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98 Forester
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Discussion Starter #1
Once again (and all too often) it's time to replace the front rotors on this `98 Forester.

I've only replaced rotors on one other vehicle that I recall (maybe two [?], but I'm only recalling one at the moment), and that was back in like 1990, on a Buick.

QUESTION 1: Is there a special tool of any sort (other than normal ratchet/sockets/etc.) that I will need, please? I recall having to have a specific Torx bit last time...a larger size than typically common - like a "40" or something, to loosen the calipers on the Buick.

QUESTION 2: Is anyone able/willing to supply a link where I might purchase some decent quality rotors please? We live in the mountains, and our brakes take a beating here, so I don't want the cheapest thing I can find - yet again...

Thanks in advance...
 

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Discussion Starter #3 (Edited)
For replacement rotors, check out this website. Import Replacement Parts | Import Performance & OEM Parts I've purchased rotors from there in the past, and they have very good prices. They have a few brands of rotors for your car - Brembo, Meyle, and OP Parts. The Brembos are the most expensive, but they're probably the best quality. I've heard some bad things about Meyle from the Audi crowd; don't know anything about OP Parts.

BREMBO Front Brake Disc,SUB040587 - importrp

Muchas Gracias!
- and oh, do you have any experience with slotted and/or drilled rotors? Are they really much better? Most importantly - do they tend to last longer??

Thanks again,
glenn
 

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2010 Forester
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I agree with Arthrogrian19's assessment of the Brembo rotors -- I put a set on my wife's MB E320 and after 4 yrs, they still look great. Drilled rotors look nice but keep in mind that they heat up faster because of the loss of metal (but they cool off faster). They will also crack (between holes) under high stress so you're better off with just slotted rotors. Also, if you go that route ("sport" rotors), make sure that the vent vanes are directional (which requires different left and right rotors) -- I did see a company that re-designed the venting system so that the vents would work in either direction (same rotor for left and right). For pads, I like Porterfield's R4-S as they throw less dust and are rotor friendly. You may also want to replace the brake hoses with Goodridge's, and after you do that, bleed out the system.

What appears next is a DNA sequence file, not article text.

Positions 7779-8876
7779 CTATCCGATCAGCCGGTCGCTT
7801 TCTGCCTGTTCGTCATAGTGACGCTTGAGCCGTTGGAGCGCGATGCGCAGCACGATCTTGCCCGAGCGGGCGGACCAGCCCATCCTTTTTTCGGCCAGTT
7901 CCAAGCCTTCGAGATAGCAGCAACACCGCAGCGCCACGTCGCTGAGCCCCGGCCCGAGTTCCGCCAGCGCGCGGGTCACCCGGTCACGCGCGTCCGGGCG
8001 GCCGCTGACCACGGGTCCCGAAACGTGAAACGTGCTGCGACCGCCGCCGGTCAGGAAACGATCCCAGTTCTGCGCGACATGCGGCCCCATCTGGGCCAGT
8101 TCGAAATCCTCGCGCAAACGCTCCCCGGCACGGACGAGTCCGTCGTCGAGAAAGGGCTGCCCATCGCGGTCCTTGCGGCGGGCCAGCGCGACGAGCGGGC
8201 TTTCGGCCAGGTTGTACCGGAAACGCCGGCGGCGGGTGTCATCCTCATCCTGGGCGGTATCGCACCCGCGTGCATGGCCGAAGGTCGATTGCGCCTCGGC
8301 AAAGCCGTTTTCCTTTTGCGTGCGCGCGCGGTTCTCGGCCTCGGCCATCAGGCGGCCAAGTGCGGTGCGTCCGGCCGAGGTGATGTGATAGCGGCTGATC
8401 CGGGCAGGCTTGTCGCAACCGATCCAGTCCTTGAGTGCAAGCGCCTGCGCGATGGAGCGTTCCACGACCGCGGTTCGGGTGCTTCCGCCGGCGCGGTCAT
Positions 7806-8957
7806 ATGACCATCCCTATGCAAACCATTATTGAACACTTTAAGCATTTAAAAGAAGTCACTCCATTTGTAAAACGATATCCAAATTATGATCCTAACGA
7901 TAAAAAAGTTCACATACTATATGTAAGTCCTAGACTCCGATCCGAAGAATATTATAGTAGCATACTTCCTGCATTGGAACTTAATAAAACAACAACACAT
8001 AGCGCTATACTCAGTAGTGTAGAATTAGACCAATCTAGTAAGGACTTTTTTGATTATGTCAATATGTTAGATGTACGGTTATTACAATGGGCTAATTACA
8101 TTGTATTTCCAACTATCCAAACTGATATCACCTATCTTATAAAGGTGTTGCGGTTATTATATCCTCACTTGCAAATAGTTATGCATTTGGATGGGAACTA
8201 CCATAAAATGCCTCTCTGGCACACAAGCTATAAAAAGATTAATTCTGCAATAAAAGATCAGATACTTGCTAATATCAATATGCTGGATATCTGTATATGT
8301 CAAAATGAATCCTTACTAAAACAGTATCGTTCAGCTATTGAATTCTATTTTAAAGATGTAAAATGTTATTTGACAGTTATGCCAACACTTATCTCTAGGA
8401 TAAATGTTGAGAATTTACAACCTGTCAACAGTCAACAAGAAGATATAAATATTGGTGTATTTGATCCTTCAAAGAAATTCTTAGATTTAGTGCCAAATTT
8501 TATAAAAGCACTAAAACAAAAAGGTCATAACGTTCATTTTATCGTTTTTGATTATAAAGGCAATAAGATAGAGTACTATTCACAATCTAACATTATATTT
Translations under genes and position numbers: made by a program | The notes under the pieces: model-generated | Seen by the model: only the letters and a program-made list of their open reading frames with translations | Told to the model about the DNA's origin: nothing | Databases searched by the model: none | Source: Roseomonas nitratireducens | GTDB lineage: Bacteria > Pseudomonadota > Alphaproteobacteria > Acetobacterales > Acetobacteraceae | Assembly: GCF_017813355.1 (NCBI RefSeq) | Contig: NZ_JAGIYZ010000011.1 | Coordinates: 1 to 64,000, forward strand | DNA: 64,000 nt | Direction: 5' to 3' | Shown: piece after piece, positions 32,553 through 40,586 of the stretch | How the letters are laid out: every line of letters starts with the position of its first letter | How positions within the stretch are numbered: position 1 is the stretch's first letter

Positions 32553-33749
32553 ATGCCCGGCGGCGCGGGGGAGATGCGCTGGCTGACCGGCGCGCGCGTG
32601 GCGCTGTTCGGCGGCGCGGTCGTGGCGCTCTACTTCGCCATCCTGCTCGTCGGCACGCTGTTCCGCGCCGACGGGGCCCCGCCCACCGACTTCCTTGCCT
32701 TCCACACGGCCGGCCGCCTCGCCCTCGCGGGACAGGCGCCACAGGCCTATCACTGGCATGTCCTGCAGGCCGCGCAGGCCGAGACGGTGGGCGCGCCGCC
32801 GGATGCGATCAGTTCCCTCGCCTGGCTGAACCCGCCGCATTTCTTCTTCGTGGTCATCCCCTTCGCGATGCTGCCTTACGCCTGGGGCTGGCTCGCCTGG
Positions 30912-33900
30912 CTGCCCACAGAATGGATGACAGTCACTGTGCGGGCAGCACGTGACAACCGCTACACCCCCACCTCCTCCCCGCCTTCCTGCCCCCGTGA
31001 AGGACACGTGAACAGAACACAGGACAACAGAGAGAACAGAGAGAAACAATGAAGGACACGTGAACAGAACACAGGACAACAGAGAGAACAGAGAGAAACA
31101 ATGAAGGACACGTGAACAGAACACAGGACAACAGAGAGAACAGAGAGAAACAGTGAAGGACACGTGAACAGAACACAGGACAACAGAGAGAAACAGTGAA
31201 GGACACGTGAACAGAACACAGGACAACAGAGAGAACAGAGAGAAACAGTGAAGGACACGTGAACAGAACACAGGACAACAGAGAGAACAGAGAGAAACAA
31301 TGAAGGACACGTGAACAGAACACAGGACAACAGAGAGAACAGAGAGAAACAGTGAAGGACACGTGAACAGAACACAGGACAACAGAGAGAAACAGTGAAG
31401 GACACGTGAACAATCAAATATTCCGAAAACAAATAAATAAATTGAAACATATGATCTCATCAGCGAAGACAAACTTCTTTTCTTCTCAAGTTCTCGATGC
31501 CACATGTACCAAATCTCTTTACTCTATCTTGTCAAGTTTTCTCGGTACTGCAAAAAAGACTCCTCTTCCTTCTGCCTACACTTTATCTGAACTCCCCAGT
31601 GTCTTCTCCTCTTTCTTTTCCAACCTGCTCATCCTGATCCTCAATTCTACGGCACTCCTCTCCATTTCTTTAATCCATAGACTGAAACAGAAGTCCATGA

Regards,
paul...
 

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Discussion Starter #5
I agree with Arthrogrian19's assessment of the Brembo rotors -- I put a set on my wife's MB E320 and after 4 yrs, they still look great. Drilled rotors look nice but keep in mind that they heat up faster because of the loss of metal (but they cool off faster). They will also crack (between holes) under high stress so you're better off with just slotted rotors. Also, if you go that route ("sport" rotors), make sure that the vent vanes are directional (which requires different left and right rotors) -- I did see a company that re-designed the venting system so that the vents would work in either direction (same rotor for left and right). For pads, I like Porterfield's R4-S as they throw less dust and are rotor friendly. You may also want to replace the brake hoses with Goodridge's, and after you do that, bleed out the system.

Regards,
paul...
Great info again - thanks ...
 

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Muchas Gracias!
- and oh, do you have any experience with slotted and/or drilled rotors? Are they really much better? Most importantly - do they tend to last longer??

Thanks again,
glenn
For your application, Brembo blank rotors and good pads should be fine. If you want to get fancy, stainless lines will improve pedal firmness.
 

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Honestly the best rotors out there for a daily driver are the Centric premiums which you can order off tirerack.com. They're cheaper than the brembos and all non-swept surfaces are coated to prevent rust. No need for fancy or expensive rotors as theres going to be no difference between them in daily driving, especially slotted or drilled as they'll just reduce life (they have ZERO benefit on a daily driver).